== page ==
McGann was convinced Tudor would land the job, even after a certain Richard E Grant walked in. Grant had been sent the script by casting director Mary Selway and was desperate to play it, though didn't believe anyone would be stupid enough to actually give it to him. Robinson didn't even want to see him, looking aghast at his photograph in Spotlight when Mary Selway showed him it. 'I'm looking for Byron, not a fucking fat, young Dirk Bogarde,' he said. Grant had never been to a film audition before. 'I remember Richard coming in and I actually didn't think he was much good,' McGann recalls. 'He was very, very nervous. And I remember Bruce saying later over a cup of tea something like, "What did you think of the South African?" I said, "I dunno." Bruce said, "There's something about him. I'm going to get him back in." So Richard came back and he was ready for it this time. And it was Withnail, stood in front of you. He had it. It was spot on. And good for Bruce, he got him back in. But then the cunt sacked me.'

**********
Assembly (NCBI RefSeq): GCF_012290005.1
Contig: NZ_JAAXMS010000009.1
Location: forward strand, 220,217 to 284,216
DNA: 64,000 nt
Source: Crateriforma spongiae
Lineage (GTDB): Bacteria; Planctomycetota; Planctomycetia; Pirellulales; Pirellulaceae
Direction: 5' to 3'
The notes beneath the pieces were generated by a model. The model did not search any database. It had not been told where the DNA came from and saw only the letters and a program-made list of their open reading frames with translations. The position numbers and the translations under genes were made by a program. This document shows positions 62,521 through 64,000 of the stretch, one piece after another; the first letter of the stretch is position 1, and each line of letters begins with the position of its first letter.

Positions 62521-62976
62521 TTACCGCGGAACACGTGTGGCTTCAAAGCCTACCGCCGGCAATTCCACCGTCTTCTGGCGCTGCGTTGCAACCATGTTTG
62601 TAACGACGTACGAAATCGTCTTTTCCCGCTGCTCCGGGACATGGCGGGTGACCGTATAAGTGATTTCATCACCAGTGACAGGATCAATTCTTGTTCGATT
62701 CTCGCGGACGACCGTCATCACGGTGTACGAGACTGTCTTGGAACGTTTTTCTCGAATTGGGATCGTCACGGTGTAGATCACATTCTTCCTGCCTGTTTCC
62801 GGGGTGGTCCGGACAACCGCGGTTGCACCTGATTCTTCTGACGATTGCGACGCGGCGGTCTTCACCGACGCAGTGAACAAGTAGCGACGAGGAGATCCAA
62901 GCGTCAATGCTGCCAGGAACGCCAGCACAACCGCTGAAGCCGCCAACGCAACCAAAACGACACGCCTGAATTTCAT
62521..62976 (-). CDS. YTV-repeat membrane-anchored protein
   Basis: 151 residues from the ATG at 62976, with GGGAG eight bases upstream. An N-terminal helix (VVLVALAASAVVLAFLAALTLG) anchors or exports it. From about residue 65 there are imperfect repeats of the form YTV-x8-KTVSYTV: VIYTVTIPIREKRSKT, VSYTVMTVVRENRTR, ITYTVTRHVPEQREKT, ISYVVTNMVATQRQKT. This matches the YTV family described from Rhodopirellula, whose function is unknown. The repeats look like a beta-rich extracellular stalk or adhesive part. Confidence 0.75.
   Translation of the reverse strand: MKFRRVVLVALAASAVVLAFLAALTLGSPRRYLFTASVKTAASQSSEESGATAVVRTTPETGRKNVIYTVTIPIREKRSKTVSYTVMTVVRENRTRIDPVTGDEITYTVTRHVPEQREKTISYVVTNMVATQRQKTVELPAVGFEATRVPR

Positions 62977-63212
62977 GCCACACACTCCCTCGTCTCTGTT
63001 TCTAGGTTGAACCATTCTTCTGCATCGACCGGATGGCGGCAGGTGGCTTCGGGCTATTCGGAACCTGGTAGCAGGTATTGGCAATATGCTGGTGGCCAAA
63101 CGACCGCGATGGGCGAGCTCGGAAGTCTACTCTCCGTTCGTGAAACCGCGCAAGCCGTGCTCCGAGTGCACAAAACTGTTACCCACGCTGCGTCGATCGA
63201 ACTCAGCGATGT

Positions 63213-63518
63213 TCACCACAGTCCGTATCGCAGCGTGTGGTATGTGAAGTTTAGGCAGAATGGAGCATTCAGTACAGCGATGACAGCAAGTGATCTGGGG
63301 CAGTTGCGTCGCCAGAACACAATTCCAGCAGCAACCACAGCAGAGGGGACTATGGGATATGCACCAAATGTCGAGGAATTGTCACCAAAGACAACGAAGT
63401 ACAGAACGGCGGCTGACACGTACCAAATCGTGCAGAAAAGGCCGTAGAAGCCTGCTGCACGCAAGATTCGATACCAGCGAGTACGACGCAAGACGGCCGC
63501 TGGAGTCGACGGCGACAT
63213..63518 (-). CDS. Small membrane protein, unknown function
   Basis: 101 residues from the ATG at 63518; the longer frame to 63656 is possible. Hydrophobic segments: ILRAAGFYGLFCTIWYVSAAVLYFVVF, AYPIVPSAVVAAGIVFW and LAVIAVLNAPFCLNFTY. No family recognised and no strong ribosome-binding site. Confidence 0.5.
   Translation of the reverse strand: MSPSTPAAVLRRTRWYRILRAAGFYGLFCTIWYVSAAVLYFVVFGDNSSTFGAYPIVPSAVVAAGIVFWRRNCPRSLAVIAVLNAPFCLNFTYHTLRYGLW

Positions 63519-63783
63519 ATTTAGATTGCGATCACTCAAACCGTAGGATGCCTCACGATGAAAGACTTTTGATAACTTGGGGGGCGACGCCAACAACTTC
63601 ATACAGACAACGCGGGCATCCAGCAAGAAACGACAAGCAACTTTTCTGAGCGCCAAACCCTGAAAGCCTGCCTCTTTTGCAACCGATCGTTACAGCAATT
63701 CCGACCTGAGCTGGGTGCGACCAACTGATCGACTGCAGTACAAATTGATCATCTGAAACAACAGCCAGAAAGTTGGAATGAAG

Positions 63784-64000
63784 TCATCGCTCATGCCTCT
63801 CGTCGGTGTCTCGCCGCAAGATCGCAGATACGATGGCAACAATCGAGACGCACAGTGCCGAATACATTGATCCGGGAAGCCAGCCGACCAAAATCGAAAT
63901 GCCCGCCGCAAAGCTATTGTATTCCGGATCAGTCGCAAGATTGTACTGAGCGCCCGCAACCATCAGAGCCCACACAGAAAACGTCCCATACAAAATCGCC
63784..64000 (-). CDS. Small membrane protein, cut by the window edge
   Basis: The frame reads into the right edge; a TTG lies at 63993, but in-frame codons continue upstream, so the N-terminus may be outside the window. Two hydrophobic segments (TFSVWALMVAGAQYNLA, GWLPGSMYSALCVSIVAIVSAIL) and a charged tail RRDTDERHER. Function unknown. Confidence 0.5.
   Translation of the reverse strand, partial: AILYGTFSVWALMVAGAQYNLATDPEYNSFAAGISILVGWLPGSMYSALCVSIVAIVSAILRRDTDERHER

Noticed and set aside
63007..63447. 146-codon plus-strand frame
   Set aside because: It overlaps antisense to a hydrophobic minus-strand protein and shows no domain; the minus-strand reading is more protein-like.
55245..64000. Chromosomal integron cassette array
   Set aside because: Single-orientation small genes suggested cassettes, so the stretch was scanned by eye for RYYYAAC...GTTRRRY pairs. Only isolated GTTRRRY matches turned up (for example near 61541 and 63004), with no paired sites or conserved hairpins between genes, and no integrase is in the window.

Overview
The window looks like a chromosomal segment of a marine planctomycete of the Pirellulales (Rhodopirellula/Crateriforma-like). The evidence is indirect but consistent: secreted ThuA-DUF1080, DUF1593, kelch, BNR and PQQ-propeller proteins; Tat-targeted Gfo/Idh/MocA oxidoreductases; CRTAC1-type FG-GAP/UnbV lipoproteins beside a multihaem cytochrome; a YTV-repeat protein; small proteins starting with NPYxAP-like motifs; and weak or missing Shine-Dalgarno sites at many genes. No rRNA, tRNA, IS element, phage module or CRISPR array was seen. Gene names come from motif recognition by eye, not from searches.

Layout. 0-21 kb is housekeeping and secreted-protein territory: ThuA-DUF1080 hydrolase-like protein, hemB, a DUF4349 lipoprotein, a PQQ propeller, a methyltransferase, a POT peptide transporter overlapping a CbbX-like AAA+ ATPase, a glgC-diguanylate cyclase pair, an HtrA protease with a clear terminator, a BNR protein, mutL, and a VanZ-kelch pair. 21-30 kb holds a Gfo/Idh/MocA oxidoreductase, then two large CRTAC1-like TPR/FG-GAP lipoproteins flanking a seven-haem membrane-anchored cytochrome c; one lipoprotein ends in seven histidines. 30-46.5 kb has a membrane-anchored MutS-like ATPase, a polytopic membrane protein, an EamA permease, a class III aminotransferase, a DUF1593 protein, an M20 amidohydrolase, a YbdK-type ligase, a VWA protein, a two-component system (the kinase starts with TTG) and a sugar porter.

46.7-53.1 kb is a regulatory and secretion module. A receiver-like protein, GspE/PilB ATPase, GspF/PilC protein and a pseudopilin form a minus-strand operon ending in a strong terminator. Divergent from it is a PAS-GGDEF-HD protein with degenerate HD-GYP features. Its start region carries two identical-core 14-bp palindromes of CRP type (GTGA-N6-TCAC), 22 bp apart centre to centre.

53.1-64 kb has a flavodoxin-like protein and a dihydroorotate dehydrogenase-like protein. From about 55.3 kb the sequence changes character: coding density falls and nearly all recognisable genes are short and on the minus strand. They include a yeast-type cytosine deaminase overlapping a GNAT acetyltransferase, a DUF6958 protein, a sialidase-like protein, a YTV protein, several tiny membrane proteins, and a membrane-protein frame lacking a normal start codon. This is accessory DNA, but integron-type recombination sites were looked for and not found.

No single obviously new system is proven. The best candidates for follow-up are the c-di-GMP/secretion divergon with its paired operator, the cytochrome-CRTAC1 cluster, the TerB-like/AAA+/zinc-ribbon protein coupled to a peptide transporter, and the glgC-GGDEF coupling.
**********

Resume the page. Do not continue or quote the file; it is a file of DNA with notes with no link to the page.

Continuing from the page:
The first McGann heard about his dismissal was when his agent called. 'I'm really sorry, Paul, it's not going to work out, the Withnail thing.' He couldn't believe it, having already been offered the role, though no contract had been signed, Robinson was now letting him go. And, worse, he hadn't had the guts to do it face to face. McGann admits, 'I remember feeling justifiably really fucked off about it. I'd been sitting there with all these actors, some of whom didn't know what they were doing, and my function as I saw it was just to be there and try and give them as much as I could. God knows what I was doing. I must have been just hamming it like mad and Bruce had sat there having kittens about what I was doing, panicked and turned me down. I said to my agent, "I'm not going to take this. He's wrong. Get me an audition. Get me back in, I can't let this guy get away with this. He's nuts." So I had to go back in on the Monday to audition for the job I'd been given on the Thursday. Extraordinary.'